I don't know why, but I have consistently been called into leadership. I don't know if it's a selfish call, or if it just happened naturally, but I've always led — the German club, student council, football, stuff like that. So it's no surprise that I found myself acting as spiritual director to a group of men called CRHP (pronounced chirp and standing for Christ Renews His Parish) Team 10. At the same time, Catholic Charities was putting together something called the SACK (Social Assistance Christian Kitchen) Lunch Program. They were trying to bring together five cross-denominational churches to provide fifty sack lunches to the day-labor sites in downtown Austin. Of course, when my church came to me and asked me to lead that program, I just said yes.

I could see right off the bat that they needed leadership. I promptly took over.

Tricia and I organized all five churches, figured out all the health department requirements, decided how each church was going to be involved, scheduled what the menu was going to be every week, and organized and created a team structure where every night, five nights a week, volunteers would come make the lunches, which included two sandwiches, milk or juice, a boiled egg, a piece of fruit, a pack of cookies, and a prayer card inside a brown paper bag. The next day, somebody from that team would get them out of the refrigerator, haul them downtown, and bring back the empty crates.

The system was humming.

And then, sometime in the spring of 1998, my wife, our friend Mary Ann, and I had coffee together. Now, I maintain that we were having coffee at Jason's Deli, Tricia believes we were at home, and Mary Ann clearly remembers we were at church. Wherever it was (definitely Jason's Deli), this was the place I had the vision for what would later become Mobile Loaves & Fishes. And when Catholics have visions, the location where they have these visions becomes a pilgrimage site, and from that place comes holy water and medals and all kinds of spiritual craziness. It's funny, because this vision was planted in the brain of an inexperienced, unknowledgeable man with no real idea of how he was going to do it. This man also just so happened to be a Catholic and a serial entrepreneur — a recipe for never forgetting the vision.

Mary Ann was telling us about a ministry in Corpus Christi that pooled resources from multiple churches to give to the people who lived on the streets during the cold winter nights. As she spoke, the image of a catering truck entered my mind, bringing necessities from those of abundance to those who lack the most basic of human needs.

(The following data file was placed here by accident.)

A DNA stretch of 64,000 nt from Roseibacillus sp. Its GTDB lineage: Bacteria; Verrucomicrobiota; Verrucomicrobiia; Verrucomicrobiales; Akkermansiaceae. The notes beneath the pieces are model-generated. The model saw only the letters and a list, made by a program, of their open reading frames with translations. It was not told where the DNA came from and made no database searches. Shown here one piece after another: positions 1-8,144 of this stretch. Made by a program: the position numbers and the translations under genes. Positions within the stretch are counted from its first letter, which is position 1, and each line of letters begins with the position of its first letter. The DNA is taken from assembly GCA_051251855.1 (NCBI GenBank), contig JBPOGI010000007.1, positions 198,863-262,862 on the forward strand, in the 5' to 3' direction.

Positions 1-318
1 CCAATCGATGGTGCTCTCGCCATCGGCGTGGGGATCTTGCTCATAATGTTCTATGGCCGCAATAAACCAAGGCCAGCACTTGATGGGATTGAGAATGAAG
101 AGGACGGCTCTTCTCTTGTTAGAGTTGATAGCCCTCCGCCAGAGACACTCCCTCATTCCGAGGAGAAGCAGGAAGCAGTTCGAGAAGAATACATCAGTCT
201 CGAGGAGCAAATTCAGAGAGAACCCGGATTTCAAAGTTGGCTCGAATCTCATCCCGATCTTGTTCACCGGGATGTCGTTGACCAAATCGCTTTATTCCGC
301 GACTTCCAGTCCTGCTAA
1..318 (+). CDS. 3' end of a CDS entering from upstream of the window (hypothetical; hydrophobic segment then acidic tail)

I didn't really know what a catering truck entailed. Remember, this is before the food-truck craze. I'd never eaten from a catering truck. I'd seen them. I'd gone so far as to make fun of them, calling them "roach coaches." Nonetheless, this idea of an effective yet affordable means of delivering food to the hungry would not go away. When I went to bed that night, it was still on my mind. I woke up the next morning knowing that we could franchise it and bring it to every church, every city, and every state to feed the homeless. (This is how entrepreneurs think: one truck becomes a thousand.)


(Continues...)

Excerpted from Welcome Homeless by Alan Graham, Lauren Hall. Copyright © 2017 Alan Graham. Excerpted by permission of Thomas Nelson.
All rights reserved. No part of this excerpt may be reproduced or reprinted without permission in writing from the publisher.
Excerpts are provided by Dial-A-Book Inc. solely for the personal use of visitors to this web site.

Table of Contents

Introduction: The Gospel Con Came xv

Chapter 1 The Thread, the Head, and the Heart of Alan Graham 1

Chapter 2 Houston Flake's 400 Popsicles 19

Chapter 3 Dumpster Diving with J. P. Burris 35

Chapter 4 Danny Henderson's Street Name Is Preacher 49

Chapter 5 Peggy and David: The Baby Boomers 69

Chapter 6 Gordy the Gentle Giant 85

Chapter 7 Laura Tanier Was an Engineer 101

Chapter 8 The Love Story of Brük and Robin 117

Chapter 9 Will Langley the Carpenter 137

Chapter 10 Taz Williams Ripped His Blue Jeans 153

Chapter 11 Ellis Johnson's Journey Home 169

Chapter 12 End with the Beginning in Mind 187

Acknowledgments 205

Notes 207

About the Authors 211

Customer Reviews

Most Helpful Customer Reviews

See All Customer Reviews